But now, University of Delaware scientists and colleagues report that this beneficial warming may have reached its tipping point.

Source/read more University of Delaware 

Sharks and Humans: A Love-Hate Story

If you’ve watched Jaws or the newly released shark thriller The Shallows lately, you’d be forgiven for considering sharks as the universal symbol of human fear. Actually, our relationship with these ancient predators is long and complex: sharks are revered as gods in some cultures, while in others they embody terror of the sea. In honor of Shark Week, the Smithsonian’s Ocean Portal team decided to show how sharks have sunk their teeth into almost every aspect of our lives.

Watson and the Shark (1776) | John Singleton/National Gallery of Art

Watson and the Shark (1776) | John Singleton/National Gallery of Art

Source/read more Smithsonian 

Shooting Penguins in the Falkland Islands to Save Them

Its unmistakable shape and crisp color scheme make the penguin one of nature’s most effective ambassadors — a fact not lost on Neil Ever Osborne, whose photograph of king penguins in the Falkland Islands emphasizes the sinuous lines and sculptural form of this second-largest penguin species. “My primary focus was the geometry of these animals,” Osborne says. This colony of kings, which the Toronto-based photographer visited at the height of breeding season in February, exists at the northern extreme of the species’ range, where warming oceans threaten the krill that form the base of the marine food chain — and thus threaten the penguins, which mostly eat fish. Osborne is planning a speaking tour with the photos to spur conservation efforts. The scientific argument for tempering our impact on the planet is crucial, he says, but he prefers reaching out “in a way that’s less about statistics and pie charts...and more about heartbeats and goosebumps.”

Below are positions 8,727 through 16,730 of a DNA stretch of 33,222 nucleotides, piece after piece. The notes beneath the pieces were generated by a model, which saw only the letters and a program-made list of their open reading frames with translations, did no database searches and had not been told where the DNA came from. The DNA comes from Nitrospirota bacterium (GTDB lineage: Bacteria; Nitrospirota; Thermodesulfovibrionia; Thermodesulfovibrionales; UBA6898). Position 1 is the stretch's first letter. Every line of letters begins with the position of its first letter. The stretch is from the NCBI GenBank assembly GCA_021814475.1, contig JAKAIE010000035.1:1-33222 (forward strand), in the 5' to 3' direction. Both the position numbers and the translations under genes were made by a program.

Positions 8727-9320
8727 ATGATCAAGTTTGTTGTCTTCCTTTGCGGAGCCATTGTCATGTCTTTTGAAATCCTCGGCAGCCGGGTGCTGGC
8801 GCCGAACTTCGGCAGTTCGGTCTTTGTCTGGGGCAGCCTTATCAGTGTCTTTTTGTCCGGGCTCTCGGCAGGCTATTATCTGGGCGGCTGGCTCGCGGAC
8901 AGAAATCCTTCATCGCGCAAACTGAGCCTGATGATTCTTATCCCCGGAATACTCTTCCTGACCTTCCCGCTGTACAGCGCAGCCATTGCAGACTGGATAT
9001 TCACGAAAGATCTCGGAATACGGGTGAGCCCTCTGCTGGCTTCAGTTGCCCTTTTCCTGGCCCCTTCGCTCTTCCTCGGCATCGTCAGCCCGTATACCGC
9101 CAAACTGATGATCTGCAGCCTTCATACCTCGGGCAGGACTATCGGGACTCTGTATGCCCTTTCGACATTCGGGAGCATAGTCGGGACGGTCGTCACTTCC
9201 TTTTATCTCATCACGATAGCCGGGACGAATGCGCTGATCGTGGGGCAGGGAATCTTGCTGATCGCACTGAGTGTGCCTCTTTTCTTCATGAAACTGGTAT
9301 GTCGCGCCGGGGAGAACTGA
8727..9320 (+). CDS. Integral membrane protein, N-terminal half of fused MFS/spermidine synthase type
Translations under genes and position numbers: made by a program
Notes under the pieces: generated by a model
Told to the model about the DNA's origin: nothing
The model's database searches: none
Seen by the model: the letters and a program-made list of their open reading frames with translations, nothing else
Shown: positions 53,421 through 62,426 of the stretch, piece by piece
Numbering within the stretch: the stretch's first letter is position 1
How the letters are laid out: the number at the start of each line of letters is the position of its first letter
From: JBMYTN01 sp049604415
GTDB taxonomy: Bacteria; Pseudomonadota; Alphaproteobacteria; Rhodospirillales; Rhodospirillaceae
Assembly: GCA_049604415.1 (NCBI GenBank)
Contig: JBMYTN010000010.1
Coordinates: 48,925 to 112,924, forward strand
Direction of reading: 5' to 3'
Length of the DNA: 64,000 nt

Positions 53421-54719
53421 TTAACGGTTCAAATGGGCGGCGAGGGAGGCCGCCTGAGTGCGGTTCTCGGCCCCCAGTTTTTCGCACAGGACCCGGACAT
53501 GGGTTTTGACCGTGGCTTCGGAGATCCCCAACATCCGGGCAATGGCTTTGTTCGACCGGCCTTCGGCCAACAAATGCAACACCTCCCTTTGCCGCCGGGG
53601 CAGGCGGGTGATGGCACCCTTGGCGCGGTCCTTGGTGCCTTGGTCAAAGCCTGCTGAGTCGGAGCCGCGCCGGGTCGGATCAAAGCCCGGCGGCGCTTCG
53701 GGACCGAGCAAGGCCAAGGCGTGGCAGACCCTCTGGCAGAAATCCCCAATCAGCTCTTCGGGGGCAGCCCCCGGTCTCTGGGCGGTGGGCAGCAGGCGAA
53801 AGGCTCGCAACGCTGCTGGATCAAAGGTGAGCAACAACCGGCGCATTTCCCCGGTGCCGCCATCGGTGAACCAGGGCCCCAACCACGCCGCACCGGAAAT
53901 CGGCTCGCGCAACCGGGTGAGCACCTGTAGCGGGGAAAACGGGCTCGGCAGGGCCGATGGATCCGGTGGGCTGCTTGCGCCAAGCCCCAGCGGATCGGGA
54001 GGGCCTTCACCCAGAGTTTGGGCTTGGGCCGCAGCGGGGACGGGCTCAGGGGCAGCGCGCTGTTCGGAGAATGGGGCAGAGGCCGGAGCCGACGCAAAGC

Source/read more Smithsonian